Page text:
When we think about massive migrations and humanitarian crises in the last five to ten years, we probably first picture the migrant waves caused by the conflict in Syria that started in 2011. After 10 years of civil war, 6.6 million people have been forced out of that country, and, according to the UN Refugee Agency (UNHCR), 6.7 million more remain internally displaced. More than 90% of Syrian migrants have found refuge in the neighboring countries of Egypt, Turkey, Lebanon, Jordan, and Iraq. Migrants also flee to European countries like Greece, Germany, and Sweden. This unfortunate and sad episode of human suffering might eclipse the second largest migratory movement and humanitarian crisis of recent years: the Venezuelan diaspora.Continue reading “One country’s problem, nobody’s problem, everybody’s problem”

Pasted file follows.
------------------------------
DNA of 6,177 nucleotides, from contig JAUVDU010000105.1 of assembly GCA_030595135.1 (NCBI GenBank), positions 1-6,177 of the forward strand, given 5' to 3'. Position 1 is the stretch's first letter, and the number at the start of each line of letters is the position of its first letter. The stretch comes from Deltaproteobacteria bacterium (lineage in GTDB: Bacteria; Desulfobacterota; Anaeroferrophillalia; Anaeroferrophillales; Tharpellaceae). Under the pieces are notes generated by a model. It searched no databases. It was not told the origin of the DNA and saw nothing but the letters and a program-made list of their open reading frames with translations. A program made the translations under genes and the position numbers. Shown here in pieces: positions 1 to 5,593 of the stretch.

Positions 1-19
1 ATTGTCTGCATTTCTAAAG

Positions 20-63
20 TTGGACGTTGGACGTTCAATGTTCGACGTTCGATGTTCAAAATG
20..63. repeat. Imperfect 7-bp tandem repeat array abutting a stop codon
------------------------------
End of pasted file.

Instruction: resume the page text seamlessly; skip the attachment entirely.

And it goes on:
Month: May 2021
Found in translation
Continue reading “Found in translation”
We were songbirds, we were Greek Gods
We were singled out by fate
We were quoted out of context – it was great.Prefab Sprout, “Electric guitars”
Where will the rocket land?
“No, you are almost certainly not going to be hit by a 10-story, 23-ton piece of a rocket hurtling back to Earth. That said, the chances are not zero.” Thus The New York Times on May 6 writing about the impending reentry of the first stage of the Chinese CZ-5B rocket, which had been launched the day before to test a spacecraft prototype. Unlike most rockets sent into orbit these days, which are designed to either burn up in the atmosphere or land in the ocean, this rocket stage would experience an “uncontrolled re-entry” and crash in an unknown location.Continue reading “Where will the rocket land?”
Peanut butter, anyone?
There is a lot of talk about how this ghastly pandemic is affecting the economy. The other day, I came across an article in the The New York Times which focused on one facet of this topic: inflation in the UK. Forecasting inflation right now is difficult because of the pandemic: sudden changes in consumer spending, disruptions in supply chains, and government interventions ameliorate its effects.Continue reading “Peanut butter, anyone?”